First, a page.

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<* iely to serious rejection , many valuable works , particularly use . fill as books of reference- , would prove of great utili ty to persons of all ages * As c < lome books are to be
tasted , others to be swallowed , and SMnefew % o be chewed and digested ; that is , spme books are to be read only in parts , others to be read , but not curiously , and some few to be read wholly , and with diligence and
attention : *—so whilst the minister and each family continued to select a private li brary for their private use , it would be advantageous for them to have an easy access to rwany publications which might not otherwise fall iato their hands .
It is much to be apprehended , that from a , want of information , sentiments may be adopted without any principles for their
foundation , and opinions maintained , without any ability to adduce in their support the full forte of sound argument . To liberal minds , truth is the
To tk * Editor of the Monthly Repository .
SIR , One of your correspondents , under the signature of Philo , f after noticing a former paper in your excellent Miscellany
concerning " the peculiarly distin- guishing doctrines of the Quakers , " says , he does not expect that any © i * e of that respectable fraternity will feel himself called upon to defend that doctrine- ' From such an attack , upon his own admis ~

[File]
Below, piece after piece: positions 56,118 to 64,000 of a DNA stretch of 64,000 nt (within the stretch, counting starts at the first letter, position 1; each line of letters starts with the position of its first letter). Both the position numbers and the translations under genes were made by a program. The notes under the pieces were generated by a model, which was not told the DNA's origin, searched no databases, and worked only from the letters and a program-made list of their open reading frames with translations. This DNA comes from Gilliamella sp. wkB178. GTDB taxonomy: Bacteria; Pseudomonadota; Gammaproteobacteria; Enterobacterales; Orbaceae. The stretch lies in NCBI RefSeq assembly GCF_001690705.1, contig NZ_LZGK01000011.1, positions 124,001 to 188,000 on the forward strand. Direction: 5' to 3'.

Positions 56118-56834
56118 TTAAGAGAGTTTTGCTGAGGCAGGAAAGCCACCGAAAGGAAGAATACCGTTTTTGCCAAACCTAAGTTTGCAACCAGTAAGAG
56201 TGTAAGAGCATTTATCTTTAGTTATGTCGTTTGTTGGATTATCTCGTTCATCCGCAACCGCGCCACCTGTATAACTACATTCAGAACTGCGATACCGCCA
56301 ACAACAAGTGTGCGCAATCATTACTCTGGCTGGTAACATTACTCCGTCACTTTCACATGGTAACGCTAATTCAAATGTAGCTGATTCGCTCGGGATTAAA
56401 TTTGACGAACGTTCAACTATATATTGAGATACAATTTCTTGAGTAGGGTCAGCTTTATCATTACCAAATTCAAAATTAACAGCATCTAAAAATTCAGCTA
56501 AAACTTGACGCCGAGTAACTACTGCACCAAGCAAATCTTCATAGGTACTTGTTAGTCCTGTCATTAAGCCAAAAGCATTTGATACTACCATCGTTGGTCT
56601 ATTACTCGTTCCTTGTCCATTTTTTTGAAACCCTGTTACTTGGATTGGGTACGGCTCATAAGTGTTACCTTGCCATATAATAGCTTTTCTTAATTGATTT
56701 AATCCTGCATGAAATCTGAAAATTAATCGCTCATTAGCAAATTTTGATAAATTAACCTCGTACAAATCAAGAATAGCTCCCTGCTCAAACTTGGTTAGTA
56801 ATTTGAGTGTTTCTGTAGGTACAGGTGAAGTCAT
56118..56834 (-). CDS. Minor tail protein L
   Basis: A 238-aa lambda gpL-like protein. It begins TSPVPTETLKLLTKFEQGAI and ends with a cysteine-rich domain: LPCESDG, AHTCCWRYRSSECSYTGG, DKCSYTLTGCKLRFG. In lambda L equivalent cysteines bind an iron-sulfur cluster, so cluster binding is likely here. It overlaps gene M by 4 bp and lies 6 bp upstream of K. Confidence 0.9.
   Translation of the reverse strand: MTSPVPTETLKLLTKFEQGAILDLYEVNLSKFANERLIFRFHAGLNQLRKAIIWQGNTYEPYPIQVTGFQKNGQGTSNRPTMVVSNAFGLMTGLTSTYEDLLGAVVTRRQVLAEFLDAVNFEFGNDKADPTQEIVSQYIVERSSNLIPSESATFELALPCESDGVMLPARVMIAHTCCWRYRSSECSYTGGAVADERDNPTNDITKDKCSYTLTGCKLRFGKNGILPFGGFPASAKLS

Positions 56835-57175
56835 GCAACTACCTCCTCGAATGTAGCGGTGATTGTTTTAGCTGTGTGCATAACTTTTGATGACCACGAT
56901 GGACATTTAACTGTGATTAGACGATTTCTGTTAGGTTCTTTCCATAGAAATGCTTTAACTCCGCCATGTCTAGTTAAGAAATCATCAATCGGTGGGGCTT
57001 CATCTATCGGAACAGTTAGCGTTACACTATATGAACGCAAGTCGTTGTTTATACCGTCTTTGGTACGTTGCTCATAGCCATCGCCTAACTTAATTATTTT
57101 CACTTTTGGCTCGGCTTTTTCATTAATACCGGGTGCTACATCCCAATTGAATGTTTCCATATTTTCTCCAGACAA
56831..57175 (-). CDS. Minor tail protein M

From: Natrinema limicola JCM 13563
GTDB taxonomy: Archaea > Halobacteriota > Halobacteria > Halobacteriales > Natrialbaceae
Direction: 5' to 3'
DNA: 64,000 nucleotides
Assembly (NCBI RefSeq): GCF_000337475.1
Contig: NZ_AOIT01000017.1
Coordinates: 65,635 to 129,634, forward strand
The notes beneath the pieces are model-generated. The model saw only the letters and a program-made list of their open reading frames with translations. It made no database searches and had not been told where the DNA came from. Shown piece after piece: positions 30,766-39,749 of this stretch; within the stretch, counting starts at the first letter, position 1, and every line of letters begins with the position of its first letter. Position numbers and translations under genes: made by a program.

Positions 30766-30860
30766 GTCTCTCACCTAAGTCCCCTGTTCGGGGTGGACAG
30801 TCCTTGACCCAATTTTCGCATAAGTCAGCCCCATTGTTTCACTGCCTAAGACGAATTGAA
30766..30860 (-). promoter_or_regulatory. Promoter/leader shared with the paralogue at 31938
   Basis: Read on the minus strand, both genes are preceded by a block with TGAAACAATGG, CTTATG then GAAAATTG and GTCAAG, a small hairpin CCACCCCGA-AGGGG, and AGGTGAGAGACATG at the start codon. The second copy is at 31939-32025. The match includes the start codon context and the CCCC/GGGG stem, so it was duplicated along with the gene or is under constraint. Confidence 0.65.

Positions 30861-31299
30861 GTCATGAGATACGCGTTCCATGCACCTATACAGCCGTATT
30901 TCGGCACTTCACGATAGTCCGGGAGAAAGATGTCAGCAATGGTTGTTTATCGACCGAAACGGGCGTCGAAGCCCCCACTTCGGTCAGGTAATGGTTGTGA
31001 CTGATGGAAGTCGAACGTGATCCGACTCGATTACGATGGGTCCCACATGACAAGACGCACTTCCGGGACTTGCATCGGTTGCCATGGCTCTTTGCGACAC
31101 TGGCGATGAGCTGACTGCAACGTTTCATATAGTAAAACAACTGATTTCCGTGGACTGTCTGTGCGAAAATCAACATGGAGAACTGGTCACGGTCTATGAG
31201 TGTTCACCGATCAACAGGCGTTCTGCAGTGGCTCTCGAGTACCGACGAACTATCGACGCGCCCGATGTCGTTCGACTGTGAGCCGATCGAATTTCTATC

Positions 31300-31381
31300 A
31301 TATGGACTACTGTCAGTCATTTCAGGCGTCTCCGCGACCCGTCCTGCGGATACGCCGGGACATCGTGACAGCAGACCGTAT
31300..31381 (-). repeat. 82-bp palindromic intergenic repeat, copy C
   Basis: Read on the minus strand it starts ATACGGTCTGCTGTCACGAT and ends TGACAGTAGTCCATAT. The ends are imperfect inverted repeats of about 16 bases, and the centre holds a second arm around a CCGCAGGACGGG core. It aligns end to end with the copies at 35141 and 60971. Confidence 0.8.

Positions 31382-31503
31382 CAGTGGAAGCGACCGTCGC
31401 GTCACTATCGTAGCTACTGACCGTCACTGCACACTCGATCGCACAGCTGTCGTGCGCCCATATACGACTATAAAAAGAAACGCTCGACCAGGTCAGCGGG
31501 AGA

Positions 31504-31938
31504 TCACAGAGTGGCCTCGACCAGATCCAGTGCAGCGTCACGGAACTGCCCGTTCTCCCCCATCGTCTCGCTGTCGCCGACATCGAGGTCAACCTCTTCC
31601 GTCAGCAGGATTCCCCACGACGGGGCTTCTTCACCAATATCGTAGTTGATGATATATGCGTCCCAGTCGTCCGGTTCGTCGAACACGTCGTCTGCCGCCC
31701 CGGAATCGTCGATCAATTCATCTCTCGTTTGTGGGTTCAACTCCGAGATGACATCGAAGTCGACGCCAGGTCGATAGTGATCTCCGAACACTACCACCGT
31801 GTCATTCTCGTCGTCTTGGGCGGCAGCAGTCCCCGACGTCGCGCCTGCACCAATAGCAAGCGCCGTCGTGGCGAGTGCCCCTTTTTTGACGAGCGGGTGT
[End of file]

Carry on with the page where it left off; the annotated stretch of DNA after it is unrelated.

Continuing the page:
• Bacon , \ Monthly Repository , Vol . iv , p . 559 ,
only object : and , consequently , a liberal society will admit into their literary armoury the weapons of their opponents , that from an acquaintance with the probable mode of attack , the most effectual means of defence may be acquired *
Disputation , however , is not the main object ; but since it n > ay be necessary on some occasions to enter the lists of controversy , solid arguments are formidable weapons . -
The charity towards people of all denominations , which ignorance often boasts , commonly originates in a conscious incapacity for any decision respecting truth or errer ; and the liberality
of many better informed minds , is often but a specious title for indifference ; but knowledge it fruitful in liberalitv , and never appears to more advantage than when accompanied by peaceful * candid , and benevolent senti *
ments . Your ' s , An Advocate for the Diffusion of Information *
" i i sion that it was only sneeringly glanced at without argument /* no defence can be necessary . u But there are , he alleges , u such incopsistences amongst the modern Quakers , of departure from some of their ancient maxims ,
s ] < and of adherence to others , as would furmish a much better to * , pic to expatiate upon , than the one < above-mentioned /' This may b <> very true . Arid
On tie Consistency of tie Quakers , J ?
- — — * THE CONSISTENCY OF THE QUAKERS ,
Monthly Repository (1806-1838) and Unitarian Chronicle (1832-1833), Jan. 2, 1810, page 11, in the Nineteenth-Century Serials Edition (2008; 2018) ncse.ac.uk/periodicals/mruc/issues/vm2-ncseproduct2400/page/11/